The argument some people have for reusing their towels is they soak them in a bucket of water immediately after use. If coatings are activated by oxygen, submerging them in water should prevent that, right? There’s a problem with this train of thought.
Ceramic coatings are solvent-based, not water-based. In a nutshell, that means that water will not break the coating down or remove it from the towel. If you’ve ever taken a whiff of a ceramic coating bottle, you know that there are some pretty powerful chemicals in there. Water isn’t going to cut it. Eventually, the towel is going to dry and at that point, the risk of the coating crystalizing remains.
What about spray-on coatings?
Ceramic coatings that come in spray bottles have been getting a lot of attention lately. The way they’re advertised makes them sound like they perform similar to a traditional coating but for the most part, these products are much weaker.
A good rule of thumb: if it comes in a glass bottle, you can’t reuse the towels. If the bottle is plastic, you might be able to get away with saving them. It’s always best to stick with whatever the manufacturer recommends. If they tell you not to use the towels again, toss them to the side (but not in the garbage!).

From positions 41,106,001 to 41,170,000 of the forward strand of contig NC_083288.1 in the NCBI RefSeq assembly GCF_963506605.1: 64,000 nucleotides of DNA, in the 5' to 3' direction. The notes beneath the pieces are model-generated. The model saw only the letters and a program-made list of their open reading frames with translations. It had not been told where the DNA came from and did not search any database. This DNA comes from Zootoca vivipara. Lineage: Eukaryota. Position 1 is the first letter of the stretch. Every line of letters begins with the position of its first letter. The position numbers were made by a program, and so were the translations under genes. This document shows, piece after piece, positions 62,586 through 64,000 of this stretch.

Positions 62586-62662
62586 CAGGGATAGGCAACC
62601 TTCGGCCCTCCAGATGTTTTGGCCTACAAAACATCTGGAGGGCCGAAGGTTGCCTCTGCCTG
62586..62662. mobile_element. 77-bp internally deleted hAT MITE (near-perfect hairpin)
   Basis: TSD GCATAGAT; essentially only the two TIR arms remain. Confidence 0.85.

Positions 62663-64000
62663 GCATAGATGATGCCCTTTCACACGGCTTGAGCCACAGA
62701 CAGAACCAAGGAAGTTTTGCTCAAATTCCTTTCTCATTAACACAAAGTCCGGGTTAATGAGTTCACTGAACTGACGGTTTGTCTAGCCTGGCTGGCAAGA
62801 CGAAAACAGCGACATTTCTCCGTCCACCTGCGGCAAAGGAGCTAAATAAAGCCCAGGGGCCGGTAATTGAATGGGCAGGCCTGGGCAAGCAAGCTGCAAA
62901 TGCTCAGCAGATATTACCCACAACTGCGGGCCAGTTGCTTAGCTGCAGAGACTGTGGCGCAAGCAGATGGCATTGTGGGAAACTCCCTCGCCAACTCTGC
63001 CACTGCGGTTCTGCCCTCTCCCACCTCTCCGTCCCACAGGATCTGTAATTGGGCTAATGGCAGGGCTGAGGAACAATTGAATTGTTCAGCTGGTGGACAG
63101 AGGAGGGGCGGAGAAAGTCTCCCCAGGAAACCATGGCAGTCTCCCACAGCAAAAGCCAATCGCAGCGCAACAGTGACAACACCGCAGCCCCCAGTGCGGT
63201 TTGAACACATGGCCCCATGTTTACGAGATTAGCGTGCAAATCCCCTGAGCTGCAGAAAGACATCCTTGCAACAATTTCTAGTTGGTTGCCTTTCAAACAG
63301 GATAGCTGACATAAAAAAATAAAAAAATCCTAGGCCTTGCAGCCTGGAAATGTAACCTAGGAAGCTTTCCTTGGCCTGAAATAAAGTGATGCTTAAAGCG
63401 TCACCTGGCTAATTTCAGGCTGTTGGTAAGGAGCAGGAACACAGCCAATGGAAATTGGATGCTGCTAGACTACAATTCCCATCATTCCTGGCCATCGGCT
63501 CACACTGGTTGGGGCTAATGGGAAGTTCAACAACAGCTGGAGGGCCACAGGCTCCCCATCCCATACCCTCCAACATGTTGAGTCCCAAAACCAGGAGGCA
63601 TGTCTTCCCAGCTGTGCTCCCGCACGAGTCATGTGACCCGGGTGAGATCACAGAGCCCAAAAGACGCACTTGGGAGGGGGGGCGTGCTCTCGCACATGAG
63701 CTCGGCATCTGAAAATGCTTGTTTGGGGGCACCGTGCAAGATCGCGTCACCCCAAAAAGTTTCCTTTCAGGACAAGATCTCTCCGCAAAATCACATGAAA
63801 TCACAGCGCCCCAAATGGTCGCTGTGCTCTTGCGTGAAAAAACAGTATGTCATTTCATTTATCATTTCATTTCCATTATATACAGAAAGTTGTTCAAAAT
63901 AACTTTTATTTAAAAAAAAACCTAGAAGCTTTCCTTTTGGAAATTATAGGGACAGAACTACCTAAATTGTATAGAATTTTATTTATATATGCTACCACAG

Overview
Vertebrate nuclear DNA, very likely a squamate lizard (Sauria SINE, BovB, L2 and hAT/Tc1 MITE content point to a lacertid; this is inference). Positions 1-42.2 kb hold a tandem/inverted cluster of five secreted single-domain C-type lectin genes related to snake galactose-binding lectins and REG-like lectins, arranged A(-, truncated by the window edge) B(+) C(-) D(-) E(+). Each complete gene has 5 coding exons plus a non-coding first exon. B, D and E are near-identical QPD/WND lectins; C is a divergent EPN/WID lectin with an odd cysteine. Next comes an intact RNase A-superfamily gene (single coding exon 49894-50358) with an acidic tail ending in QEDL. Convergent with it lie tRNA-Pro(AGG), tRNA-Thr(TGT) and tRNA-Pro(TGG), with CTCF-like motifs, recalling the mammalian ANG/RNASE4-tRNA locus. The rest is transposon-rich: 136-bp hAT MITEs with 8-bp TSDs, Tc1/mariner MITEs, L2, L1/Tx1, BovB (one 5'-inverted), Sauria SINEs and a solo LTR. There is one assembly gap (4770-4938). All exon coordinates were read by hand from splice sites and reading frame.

Other uses for microfiber towels after ceramic coating
Just because you can’t reuse your towels directly on your paint doesn’t mean you have to throw them in the trash. As a matter of fact, you shouldn’t. They still have other valuable uses!
There are plenty of other areas of a car where creating scratches isn’t a big concern. You can still use these towels for those purposes. Things like engine bays, suspension/undercarriage, tires/wheels, metal polishing, some interior work on less delicate surfaces (carpets for example), general shop towels, just to name a few.
These towels still have some life left in them. There’s no need to give up on them completely. You just can’t use them to buff off your favorite detail spray anymore.
It’s a good idea to mark which towels you’ve used for coatings previously. You can do this by using a permanent marker or even cutting a corner of the towel. Keeping them in separate areas helps too. The important thing is that you’re able to identify which ones have been contaminated and which ones haven’t.